Научная статья на тему 'The Egyptian origin of names and forms of the West Semitic (Canaanite) consonantal graphemes illustrated by mīm / mēm and nūn'

The Egyptian origin of names and forms of the West Semitic (Canaanite) consonantal graphemes illustrated by mīm / mēm and nūn Текст научной статьи по специальности «Языкознание и литературоведение»

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Ключевые слова
ЕГИПЕТ / ЛЕВАНТ / НОВОЕ ЦАРСТВО / ХАНААНСКИЙ / ЗАПАДНОСЕМИТСКИЙ / АКРОФОНИЧЕСКАЯ ГИПОТЕЗА / ИЕРАТИКА / ГРУППОВОЕ ПИСЬМО / КОНСОНАНТНОЕ ПИСЬМО / АЛФАВИТ / EGYPT / LEVANT / NEW KINGDOM / CANAANITE / WEST SEMITIC / ACROPHONIC HYPOTHESIS / HIERATIC / SYLLABIC WRITING / GROUP WRITING / CONSONANTAL GRAPHEME / ALPHABET

Аннотация научной статьи по языкознанию и литературоведению, автор научной работы — Nemirovskaya A.V., Soushchevsky A.G.

Being a result of fruitful cooperation of Semitologist (A. Nemirovskaya) and Egyptologist (A. Soushchevsky) the article proposes a reconstruction of graphic and lexical prototypes of the two West Semitic graphemes that are presumed to stem from two( M Ī M ) and three-component ( N Ū N ) Egyptian groups: M Ī M with the internal structure in Hieratic ‘owl + an arm with a round cake in the palm’, and lexically meaning m-im(j) (the deictic particle + ‘to give’, imperativ); N Ū N with the internal structure in Hieratic ‘rippling wave + pot + reduced w’, and lexically meaning n-w-nw.

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Текст научной работы на тему «The Egyptian origin of names and forms of the West Semitic (Canaanite) consonantal graphemes illustrated by mīm / mēm and nūn»

A. V. Nemirovskaya, A. G. Soushchevsky

THE EGYPTIAN ORIGIN OF NAMES AND FORMS OF THE WEST SEMITIC (CANAANITE) CONSONANTAL GRAPHEMES ILLUSTRATED BY MIM / MEM AND NUN *

Существуют две концепции происхождения западносемитского консонантного алфавита из египетского письма. Протосинайская (акрофоническая), опираясь на идею так наз. акрофонического принципа, в качестве прототипа консонантных графем рассматривает иероглифику, т. е. лапидарное культово-официальное письмо египтян. Иератическая (новоорфографическая) - прототипом считает иера-тику, т.е. египетское скорописное письмо, или эпистолярный курсив, приспособленный для письма на папирусе и имевший более утилитарное назначение и, соответственно, более широкую сферу применения: литературные тексты, деловые и хозяйственные документы, письма.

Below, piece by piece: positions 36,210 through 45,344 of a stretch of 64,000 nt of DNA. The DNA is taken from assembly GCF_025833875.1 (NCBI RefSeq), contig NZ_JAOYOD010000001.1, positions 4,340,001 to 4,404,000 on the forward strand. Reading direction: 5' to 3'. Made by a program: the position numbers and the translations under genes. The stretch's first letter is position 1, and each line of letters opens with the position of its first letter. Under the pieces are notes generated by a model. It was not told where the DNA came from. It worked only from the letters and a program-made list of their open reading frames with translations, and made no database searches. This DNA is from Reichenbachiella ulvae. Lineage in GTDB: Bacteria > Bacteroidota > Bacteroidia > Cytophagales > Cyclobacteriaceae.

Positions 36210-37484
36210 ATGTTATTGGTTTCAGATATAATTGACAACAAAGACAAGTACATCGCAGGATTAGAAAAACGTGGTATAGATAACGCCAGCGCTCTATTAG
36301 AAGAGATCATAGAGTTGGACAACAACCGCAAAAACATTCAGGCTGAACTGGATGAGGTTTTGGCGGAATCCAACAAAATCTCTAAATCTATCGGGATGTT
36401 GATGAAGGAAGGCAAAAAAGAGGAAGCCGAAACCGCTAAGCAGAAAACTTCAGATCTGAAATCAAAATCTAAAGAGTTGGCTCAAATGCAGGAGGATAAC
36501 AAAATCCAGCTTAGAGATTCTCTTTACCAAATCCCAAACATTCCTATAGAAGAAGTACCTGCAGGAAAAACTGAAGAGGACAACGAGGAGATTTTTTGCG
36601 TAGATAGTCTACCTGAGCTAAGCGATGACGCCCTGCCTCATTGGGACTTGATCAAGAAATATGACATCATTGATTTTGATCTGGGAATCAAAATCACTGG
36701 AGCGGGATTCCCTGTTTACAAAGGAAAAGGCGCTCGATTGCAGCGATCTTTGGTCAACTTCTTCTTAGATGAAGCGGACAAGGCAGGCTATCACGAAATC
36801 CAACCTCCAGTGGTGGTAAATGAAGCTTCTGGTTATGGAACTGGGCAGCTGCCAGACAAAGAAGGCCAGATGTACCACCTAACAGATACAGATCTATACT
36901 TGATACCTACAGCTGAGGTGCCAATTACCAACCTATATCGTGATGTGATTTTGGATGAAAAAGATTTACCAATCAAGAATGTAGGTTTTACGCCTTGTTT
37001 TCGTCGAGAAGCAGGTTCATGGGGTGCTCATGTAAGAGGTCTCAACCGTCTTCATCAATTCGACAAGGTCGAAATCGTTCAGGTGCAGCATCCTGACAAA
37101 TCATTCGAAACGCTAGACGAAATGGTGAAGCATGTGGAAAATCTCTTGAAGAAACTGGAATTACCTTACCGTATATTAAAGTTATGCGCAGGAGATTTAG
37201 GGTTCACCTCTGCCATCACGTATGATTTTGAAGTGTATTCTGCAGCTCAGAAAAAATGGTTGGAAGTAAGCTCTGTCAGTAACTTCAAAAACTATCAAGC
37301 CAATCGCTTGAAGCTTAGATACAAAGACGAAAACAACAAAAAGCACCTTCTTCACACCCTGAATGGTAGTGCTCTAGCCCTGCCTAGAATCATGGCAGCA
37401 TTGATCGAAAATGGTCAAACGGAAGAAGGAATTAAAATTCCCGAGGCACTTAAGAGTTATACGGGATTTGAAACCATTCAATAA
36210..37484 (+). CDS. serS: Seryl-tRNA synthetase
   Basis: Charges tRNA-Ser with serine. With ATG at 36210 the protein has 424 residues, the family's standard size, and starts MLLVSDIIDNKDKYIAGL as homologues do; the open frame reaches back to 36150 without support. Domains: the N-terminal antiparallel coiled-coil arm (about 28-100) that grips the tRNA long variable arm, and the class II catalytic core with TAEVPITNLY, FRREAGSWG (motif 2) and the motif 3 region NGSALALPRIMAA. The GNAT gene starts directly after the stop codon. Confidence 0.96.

С позиции иератической концепции западносемитское консонантное письмо сформировалось в результате адаптации в Ханаане во 2-ой пол. II тыс. до н.э. египетской практики записи неегипетской лексики («силлабическое письмо», или «новая орфография»). В 1960 г. было выдвинуто предположение о том, что названия западно-семитских букв восходят к мнемотехническим наименованиям скорописных знаков египетского силлабического письма (Weidmuller 1960). Продолжая разрабатывать тему происхождения западносемитского консонантного письма на фоне египетско-левантийской писцовой пропедевтики (Nemirovskaya, Soushchevsky 2015), авторы предлагают свою реконструкцию египетского скорописного (иератического) и лексического прототипа графем для /m/ (MIM / MEM) и /п/ (NUN).

Ключевые слова: Египет, Левант, Новое царство, ханаанский, западносемитский, акрофоническая гипотеза, иератика, групповое письмо, консонантное письмо, алфавит.

Hieratic origins of the consonantal script in Levant as the most reasonable developing from the historical viewpoint

The Hieratic hypothesis - alternative to the much more famous "protosinaitic (acrophonic)" one (Gardiner 1916; Sethe 1917-1918; Hamilton 2006; Morenz 2011) - implies in its present form that the prototypes of the Levantine letters should have been the cursive characters of the so-called Egyptian syllabic (group) writing widely used by Egyptian scribes from the mid-2nd millennium B.C. onward

* The authors are very grateful to Dr. Ilya Yakubovich (Russian State University for the Humanities / Philipps-Universitat Marburg) for reading the text through and improving its English.

for recording foreign words, in particular, those of the Canaanite origin.

In the 19th century, E. de Rouge was the first one to state that the immediate prototypes of Semitic letters were to be sought among the Hieratic (cursive Egyptian) characters (Taylor 1883: 98-99). A century later W. Helck and K.-Th. Zauzich determined that the West Semitic alphabet comprised only those Egyptian cursive characters which had been used in Egyptian syllabic/group writing (Helck 1972; Zauzich 2002; Zauzich 2003).

This innovative Egyptian scribal practice was widely introduced as the consequence of the Egyptian conquests in Western Asia during the reign of the XVIII Dynasty (Albright 1934: 12-14; Helck 1971: 505 ff., 580). Egyptian military and administrative control over Levant was exercised for 400 years and achieved its maximum in the Ramesside period in the reign of the XIX-XX Dynasties (the 13th—12th century B.C.) (Na'aman 1981: 177; Weinstein 1981; Higginbotham 2000: 34—40; Redford 2003: 255; Hoffmeier 2004: 141; Gadot 2010: 52; Gilmour, Kitchen 2012).